I've often thought of the whole experience of shooting film as being one comprised of a series of accidents. This can, of course, be tailored to your own preference; reduce the random factor by only using gear you know inside out, in conditions you've worked in frequently. Many people choose to go to the other extreme, even if only occasionally, shooting with "toy" cameras, or using processing you're not supposed to on a particular type of film.
One of the more pleasant random events to happen shooting with manually wound cameras is the phenomenon of the first and last shot. These won't usually line up exactly with the frames the camera is expecting, and on my FG and FE produce these pleasant square(ish) compositions. This particular one was taken in Cenarth, Ceredigion, and is another of my long exposure spree.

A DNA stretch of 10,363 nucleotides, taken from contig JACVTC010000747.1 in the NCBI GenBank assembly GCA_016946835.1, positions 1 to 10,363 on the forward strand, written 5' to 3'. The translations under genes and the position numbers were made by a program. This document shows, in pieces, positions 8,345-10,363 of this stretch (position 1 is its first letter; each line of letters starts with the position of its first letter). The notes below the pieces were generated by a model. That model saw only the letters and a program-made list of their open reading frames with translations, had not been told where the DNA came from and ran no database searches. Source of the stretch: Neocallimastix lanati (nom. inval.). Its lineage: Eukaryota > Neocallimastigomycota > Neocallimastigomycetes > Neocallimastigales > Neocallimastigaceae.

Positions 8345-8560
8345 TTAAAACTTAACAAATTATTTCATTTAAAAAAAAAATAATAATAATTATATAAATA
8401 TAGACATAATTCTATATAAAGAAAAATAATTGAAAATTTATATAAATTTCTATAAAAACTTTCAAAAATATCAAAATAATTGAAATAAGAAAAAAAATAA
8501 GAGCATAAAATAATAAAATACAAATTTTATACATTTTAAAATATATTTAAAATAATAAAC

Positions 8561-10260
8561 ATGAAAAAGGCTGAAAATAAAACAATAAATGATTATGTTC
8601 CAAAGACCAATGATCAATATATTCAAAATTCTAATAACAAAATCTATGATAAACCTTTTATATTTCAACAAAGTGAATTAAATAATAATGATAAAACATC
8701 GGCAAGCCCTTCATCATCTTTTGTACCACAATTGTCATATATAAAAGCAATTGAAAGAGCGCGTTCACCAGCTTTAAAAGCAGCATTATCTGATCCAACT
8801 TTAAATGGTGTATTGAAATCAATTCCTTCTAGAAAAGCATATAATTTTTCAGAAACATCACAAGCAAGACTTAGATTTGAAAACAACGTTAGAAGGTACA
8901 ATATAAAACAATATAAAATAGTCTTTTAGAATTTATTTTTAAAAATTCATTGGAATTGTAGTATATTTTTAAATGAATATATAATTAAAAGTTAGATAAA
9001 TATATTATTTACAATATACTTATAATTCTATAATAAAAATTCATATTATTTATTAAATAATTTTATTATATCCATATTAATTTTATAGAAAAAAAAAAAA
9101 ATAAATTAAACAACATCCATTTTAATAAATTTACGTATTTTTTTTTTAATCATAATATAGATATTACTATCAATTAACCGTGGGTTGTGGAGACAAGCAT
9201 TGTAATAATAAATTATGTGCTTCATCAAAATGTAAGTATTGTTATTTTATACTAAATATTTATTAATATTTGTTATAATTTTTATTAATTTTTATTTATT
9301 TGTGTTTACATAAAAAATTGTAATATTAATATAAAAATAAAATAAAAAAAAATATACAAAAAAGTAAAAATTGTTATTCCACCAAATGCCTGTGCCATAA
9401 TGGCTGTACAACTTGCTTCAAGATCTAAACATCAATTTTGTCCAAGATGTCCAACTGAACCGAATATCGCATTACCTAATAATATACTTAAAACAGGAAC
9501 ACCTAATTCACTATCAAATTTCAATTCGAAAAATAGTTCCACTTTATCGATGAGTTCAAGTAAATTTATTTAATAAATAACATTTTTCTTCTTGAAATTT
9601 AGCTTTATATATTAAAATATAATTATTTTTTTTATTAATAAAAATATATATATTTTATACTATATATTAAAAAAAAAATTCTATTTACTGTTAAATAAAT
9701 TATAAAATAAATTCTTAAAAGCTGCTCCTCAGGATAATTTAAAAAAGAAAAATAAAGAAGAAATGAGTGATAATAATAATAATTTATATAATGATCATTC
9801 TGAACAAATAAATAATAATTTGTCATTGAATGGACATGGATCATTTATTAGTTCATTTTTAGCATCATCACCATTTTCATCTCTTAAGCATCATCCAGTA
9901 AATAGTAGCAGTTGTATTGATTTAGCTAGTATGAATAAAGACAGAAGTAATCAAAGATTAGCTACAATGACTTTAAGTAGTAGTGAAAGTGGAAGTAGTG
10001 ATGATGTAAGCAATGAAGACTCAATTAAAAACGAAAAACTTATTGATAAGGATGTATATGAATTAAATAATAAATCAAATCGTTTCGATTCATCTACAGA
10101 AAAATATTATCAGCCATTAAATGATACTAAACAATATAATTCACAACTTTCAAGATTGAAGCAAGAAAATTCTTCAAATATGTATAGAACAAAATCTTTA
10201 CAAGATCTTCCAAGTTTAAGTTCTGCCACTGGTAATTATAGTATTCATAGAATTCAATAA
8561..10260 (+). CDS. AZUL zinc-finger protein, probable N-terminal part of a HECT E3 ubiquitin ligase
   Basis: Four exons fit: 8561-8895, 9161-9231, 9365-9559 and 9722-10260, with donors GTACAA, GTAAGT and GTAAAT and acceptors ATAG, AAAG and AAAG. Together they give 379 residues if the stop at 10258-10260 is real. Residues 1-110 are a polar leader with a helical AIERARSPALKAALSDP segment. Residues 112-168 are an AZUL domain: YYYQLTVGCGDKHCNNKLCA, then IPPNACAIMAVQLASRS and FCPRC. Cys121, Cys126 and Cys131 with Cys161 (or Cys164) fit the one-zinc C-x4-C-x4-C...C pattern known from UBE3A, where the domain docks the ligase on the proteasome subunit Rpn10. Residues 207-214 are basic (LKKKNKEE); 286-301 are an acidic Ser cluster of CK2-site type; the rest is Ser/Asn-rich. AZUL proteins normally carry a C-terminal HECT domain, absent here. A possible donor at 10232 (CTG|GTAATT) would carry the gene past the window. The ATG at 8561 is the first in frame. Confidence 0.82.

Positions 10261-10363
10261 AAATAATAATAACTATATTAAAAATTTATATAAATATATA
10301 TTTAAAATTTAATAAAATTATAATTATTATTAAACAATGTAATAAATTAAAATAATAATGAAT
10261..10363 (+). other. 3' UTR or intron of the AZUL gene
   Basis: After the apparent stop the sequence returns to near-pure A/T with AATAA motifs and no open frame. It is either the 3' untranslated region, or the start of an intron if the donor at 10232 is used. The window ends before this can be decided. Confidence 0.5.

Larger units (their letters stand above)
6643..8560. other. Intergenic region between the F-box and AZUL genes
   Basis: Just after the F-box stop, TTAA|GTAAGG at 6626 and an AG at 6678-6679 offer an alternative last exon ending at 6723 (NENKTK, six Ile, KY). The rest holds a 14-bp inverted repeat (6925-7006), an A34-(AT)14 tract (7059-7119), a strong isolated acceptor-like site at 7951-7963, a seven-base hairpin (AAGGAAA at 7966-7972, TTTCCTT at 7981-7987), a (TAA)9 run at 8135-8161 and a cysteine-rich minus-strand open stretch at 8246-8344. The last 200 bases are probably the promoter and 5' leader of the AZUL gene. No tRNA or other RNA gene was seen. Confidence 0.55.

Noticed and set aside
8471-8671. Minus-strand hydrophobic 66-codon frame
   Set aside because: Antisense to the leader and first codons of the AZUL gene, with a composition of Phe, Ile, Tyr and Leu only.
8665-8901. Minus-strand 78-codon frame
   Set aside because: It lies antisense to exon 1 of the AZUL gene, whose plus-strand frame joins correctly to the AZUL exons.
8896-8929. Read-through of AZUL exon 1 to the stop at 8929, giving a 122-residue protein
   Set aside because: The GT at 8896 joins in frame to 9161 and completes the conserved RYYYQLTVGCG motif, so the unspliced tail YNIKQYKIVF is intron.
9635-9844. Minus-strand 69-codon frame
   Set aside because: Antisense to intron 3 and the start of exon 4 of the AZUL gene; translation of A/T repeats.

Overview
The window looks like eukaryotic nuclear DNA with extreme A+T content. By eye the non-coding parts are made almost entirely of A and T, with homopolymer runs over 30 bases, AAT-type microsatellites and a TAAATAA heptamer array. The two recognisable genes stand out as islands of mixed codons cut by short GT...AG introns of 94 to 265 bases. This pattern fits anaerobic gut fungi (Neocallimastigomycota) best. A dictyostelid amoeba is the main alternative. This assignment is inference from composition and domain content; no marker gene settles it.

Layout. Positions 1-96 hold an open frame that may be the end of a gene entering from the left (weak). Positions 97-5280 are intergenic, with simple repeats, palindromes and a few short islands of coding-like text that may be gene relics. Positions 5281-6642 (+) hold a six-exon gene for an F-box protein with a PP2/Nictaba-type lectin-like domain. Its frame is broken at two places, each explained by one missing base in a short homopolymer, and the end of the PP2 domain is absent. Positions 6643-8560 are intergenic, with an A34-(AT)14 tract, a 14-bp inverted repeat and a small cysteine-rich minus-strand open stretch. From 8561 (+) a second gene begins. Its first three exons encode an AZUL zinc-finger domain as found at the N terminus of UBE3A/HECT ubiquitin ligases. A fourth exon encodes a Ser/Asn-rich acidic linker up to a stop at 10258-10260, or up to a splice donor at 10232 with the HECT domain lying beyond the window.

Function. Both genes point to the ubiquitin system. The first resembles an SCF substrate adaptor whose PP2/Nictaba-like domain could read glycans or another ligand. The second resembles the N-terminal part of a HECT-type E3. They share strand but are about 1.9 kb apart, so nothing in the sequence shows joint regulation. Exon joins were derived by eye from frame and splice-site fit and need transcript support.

I like these on black and white, it must be said, and I'll probably subject you to more, if I get chance to shoot some again.
This is a far more conventional view of Cenarth (it is, after all, taken on a sensible, digital camera) shot from more or less the same location. My viewpoint for the first shot is over the river on the other bank, and slightly further upstream than this.
I think my son is examining the shallows for minnows here.
Our first view of Aberporth here is digital, shot using the Tokina 12-24 f/4 to make as much as I could of the seaweed covered rocks stretching into the distance, and the rather wonderful clouds.
This is my second view of Aberporth for today. It shows one of the many streams running down the beach to the sea, and I'd hoped to capture some of the sparkling clarity of the water in this shot.
I find myself alternately loving this, and then wishing I'd never uploaded it. It's probably best to allow you to make your own mind up on it.